Yesterday fell Lailat al Qadr, the twenty-seventh night of Ramadan - The Night of Power, when it is said the Gates of Paradise are opened...along with Lailat al Qadr, fell one of my heroes - Yasser Arafat, Abu Ammar - the Muslim Che Guevera...
I joked with my father that if anyone could trip over the Gates of Paradise this night - it would be Abu Ammar...those who know me understand that I do not idolise Arafat and indeed have been highly critical of him; but like a flawed parent or errant relative, you'll find most Muslims have a grudging love for Arafat...I've found myself close to tears many times when I thought of his impending death...and I've found it difficult to understand why...
Arafat is not only the symbol of Palestinian statehood but also the lost hopes, frustrations and promise of the faded Islamic world. As Le Monde declared after 9/11 that 'We're All Americans' - since the creation of Israel, Muslims everywhere have long declared that we are all Palestinian. Muslims of all races, nations and beliefs will tell you of their deep and personal sadness, humiliation and sorrow for the Palestinian tragedy...and perhaps this is the key to understanding my sorrow for Abu Ammar.
As much as Arafat embodied noble struggle, resistance and freedom from tyranny, he equally symbolised all that is wrong and unjust in the Islamic world...from corruption and oppression, to the absence of plurality and credibility, and most tragically the use of political violence rather than non-violent protest. This is the tragedy of the contemporary Islamic world - Arafat at once represented the strengths and weaknesses of modern Islam...and this symbolism is more fitting than that of nationalist, freedom fighter or father of a nation.
For leading Palestinian statehood from obscurity to global geopolitick, Arafat must be appreciated.
For surviving expulsions from the West Bank, Jordan and Lebanon, assassination attempts, plane crashes, exile in Tunisia and wearing shades whilst addressing the UN General Assembly, Arafat must be admired.
For single-handedly creating a Palestinian underground in the Territories, slipping from town to town on a motorbike - he must be celebrated.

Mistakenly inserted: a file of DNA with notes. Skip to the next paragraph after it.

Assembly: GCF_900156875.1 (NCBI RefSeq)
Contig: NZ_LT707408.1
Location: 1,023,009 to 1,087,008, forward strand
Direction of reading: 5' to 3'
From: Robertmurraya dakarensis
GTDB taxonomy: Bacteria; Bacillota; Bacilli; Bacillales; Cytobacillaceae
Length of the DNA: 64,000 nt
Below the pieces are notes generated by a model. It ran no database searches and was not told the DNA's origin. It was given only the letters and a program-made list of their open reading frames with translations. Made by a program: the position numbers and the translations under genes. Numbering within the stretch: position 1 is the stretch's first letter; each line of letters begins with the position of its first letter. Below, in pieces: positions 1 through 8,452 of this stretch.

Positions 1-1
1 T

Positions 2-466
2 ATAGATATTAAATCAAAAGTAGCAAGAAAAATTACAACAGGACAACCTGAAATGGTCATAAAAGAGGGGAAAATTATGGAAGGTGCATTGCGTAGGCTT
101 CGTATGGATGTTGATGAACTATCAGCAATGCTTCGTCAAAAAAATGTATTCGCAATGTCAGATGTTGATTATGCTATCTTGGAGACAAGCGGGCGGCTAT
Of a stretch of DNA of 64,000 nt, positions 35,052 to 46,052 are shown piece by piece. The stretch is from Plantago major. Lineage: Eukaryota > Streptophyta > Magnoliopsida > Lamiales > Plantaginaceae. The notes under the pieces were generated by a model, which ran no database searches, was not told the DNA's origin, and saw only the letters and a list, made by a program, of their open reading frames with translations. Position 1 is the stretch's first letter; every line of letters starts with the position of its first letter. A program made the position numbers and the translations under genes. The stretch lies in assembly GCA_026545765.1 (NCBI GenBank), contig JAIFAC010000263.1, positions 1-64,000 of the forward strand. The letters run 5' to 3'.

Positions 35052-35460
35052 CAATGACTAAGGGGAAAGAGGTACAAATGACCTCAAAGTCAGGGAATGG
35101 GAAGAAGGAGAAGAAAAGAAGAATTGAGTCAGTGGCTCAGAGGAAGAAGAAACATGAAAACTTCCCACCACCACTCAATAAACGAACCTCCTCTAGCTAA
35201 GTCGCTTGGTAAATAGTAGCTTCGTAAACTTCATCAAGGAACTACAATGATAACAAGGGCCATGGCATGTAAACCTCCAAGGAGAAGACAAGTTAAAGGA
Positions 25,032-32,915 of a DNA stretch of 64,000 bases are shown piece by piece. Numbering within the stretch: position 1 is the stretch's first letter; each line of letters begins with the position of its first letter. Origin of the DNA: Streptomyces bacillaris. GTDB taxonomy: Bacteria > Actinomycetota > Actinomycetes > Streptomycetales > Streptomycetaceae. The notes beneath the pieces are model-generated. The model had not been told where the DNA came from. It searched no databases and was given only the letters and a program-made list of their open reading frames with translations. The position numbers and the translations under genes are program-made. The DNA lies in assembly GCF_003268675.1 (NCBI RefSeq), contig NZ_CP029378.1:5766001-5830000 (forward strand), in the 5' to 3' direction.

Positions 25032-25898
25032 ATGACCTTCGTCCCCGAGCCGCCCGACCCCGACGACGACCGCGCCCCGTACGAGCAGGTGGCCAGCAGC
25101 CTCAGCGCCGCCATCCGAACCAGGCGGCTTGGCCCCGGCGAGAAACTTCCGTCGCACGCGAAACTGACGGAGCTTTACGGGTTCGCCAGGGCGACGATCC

For embracing Saddam Hussein, turning a blind eye to terrorism, cronyism and simply not preparing the Palestinians for concessions on the Right Of Return, amongst other issues, Abu Ammar disappointed and dismayed us.
Unlike most 20th century Arab leaders, Arafat didn't visit cruelty or injustice upon his people, but he did disappoint us. For a man of such courage and singular determination to be felled by arrogance and centralised power is a tragedy symbolic of the problems throughout Ummah, the Islamic Nation.
As I learned of his deterioration, I prayed through the evening of Lailat al Qadr for Abu Ammar and that the Gates Of Paradise would open for him - when I awoke this morning to begin fasting, I learned of his passing and felt an immense sadness for promises almost fulfilled.
I used to joke that if a movie of Arafat's life was ever written, Ringo Starr's uncanny Arafat resemblance would be perfect...as a admirer of Oakley, I just hope they remember to get the right shades for his speech at the UN :) in the meantime, I will continue to wear my kaffiyeh in the Winter months and through Ramadan...
He was no terrorist, nor was he a statesment, but Arafat's duality was possibly the iconic embodiment of Islamic leadership in the 20th century...God bless your soul Abu Ammar.